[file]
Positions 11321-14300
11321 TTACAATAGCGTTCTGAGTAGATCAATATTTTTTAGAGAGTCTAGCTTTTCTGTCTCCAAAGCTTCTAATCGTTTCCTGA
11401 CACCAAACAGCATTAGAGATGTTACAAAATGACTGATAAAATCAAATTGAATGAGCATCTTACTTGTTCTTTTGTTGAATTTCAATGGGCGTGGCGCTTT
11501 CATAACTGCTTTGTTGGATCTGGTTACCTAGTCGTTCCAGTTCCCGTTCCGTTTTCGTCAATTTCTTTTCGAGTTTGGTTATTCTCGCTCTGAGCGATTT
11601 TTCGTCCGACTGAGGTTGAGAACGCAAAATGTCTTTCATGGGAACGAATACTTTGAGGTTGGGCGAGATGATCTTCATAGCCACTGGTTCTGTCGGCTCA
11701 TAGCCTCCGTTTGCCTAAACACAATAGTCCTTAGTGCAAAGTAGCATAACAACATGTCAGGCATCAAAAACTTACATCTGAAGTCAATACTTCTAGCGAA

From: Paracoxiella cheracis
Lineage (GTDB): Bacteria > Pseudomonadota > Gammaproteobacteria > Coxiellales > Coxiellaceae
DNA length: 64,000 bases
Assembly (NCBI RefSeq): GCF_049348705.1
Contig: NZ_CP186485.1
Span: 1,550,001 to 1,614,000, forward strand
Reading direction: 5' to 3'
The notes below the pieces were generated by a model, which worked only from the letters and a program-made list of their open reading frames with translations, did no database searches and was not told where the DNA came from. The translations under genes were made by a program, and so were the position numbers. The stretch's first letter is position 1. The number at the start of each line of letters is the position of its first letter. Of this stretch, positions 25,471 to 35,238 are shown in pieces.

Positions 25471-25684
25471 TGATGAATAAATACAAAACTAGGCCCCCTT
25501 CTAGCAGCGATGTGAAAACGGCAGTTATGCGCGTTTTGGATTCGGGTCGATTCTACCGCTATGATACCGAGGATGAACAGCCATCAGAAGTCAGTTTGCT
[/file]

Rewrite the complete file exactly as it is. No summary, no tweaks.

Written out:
Positions 11321-14300
11321 TTACAATAGCGTTCTGAGTAGATCAATATTTTTTAGAGAGTCTAGCTTTTCTGTCTCCAAAGCTTCTAATCGTTTCCTGA
11401 CACCAAACAGCATTAGAGATGTTACAAAATGACTGATAAAATCAAATTGAATGAGCATCTTACTTGTTCTTTTGTTGAATTTCAATGGGCGTGGCGCTTT
11501 CATAACTGCTTTGTTGGATCTGGTTACCTAGTCGTTCCAGTTCCCGTTCCGTTTTCGTCAATTTCTTTTCGAGTTTGGTTATTCTCGCTCTGAGCGATTT
11601 TTCGTCCGACTGAGGTTGAGAACGCAAAATGTCTTTCATGGGAACGAATACTTTGAGGTTGGGCGAGATGATCTTCATAGCCACTGGTTCTGTCGGCTCA
11701 TAGCCTCCGTTTGCCTAAACACAATAGTCCTTAGTGCAAAGTAGCATAACAACATGTCAGGCATCAAAAACTTACATCTGAAGTCAATACTTCTAGCGAA

From: Paracoxiella cheracis
Lineage (GTDB): Bacteria > Pseudomonadota > Gammaproteobacteria > Coxiellales > Coxiellaceae
DNA length: 64,000 bases
Assembly (NCBI RefSeq): GCF_049348705.1
Contig: NZ_CP186485.1
Span: 1,550,001 to 1,614,000, forward strand
Reading direction: 5' to 3'
The notes below the pieces were generated by a model, which worked only from the letters and a program-made list of their open reading frames with translations, did no database searches and was not told where the DNA came from. The translations under genes were made by a program, and so were the position numbers. The stretch's first letter is position 1. The number at the start of each line of letters is the position of its first letter. Of this stretch, positions 25,471 to 35,238 are shown in pieces.

Positions 25471-25684
25471 TGATGAATAAATACAAAACTAGGCCCCCTT
25501 CTAGCAGCGATGTGAAAACGGCAGTTATGCGCGTTTTGGATTCGGGTCGATTCTACCGCTATGATACCGAGGATGAACAGCCATCAGAAGTCAGTTTGCT